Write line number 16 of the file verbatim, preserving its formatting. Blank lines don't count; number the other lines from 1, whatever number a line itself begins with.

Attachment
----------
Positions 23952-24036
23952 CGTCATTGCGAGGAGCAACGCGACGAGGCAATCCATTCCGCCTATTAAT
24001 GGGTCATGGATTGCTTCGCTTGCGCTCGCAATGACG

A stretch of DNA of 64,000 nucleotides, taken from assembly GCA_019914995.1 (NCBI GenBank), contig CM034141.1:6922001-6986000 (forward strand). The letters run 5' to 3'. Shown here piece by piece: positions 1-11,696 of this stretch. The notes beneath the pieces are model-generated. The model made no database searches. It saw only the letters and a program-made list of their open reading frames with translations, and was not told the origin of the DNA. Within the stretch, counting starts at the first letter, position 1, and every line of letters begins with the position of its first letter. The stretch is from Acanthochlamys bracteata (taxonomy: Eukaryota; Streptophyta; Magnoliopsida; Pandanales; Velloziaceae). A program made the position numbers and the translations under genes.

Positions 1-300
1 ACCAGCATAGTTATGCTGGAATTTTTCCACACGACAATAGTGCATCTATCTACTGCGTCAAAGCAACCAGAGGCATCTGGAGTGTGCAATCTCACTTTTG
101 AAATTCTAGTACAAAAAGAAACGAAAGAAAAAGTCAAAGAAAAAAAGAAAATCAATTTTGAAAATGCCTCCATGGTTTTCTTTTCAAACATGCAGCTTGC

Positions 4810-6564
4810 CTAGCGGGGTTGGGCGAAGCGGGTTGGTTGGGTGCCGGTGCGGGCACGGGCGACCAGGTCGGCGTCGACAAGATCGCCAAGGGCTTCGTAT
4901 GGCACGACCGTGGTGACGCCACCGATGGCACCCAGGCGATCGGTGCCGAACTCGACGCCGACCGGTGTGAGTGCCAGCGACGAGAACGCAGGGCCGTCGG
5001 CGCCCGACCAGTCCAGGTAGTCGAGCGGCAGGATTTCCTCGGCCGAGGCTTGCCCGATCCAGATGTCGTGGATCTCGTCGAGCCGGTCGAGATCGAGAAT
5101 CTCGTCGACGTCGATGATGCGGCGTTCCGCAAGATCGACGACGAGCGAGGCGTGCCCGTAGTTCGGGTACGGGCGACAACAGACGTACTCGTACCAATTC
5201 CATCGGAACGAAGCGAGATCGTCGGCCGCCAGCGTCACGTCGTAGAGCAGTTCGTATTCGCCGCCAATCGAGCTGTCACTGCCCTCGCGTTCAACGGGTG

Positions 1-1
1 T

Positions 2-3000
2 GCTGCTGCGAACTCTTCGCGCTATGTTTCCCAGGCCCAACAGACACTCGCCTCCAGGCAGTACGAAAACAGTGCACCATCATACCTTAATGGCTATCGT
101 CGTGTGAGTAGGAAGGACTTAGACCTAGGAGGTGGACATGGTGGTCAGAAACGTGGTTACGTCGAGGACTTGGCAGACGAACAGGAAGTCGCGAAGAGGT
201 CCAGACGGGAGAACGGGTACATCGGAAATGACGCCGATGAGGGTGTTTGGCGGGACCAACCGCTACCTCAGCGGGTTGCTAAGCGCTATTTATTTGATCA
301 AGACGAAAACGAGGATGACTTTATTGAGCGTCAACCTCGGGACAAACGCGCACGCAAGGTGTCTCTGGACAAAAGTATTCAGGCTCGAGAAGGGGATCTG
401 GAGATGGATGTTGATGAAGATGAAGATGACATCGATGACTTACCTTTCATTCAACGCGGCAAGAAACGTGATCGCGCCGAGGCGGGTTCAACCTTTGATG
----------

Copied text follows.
Positions 2-3000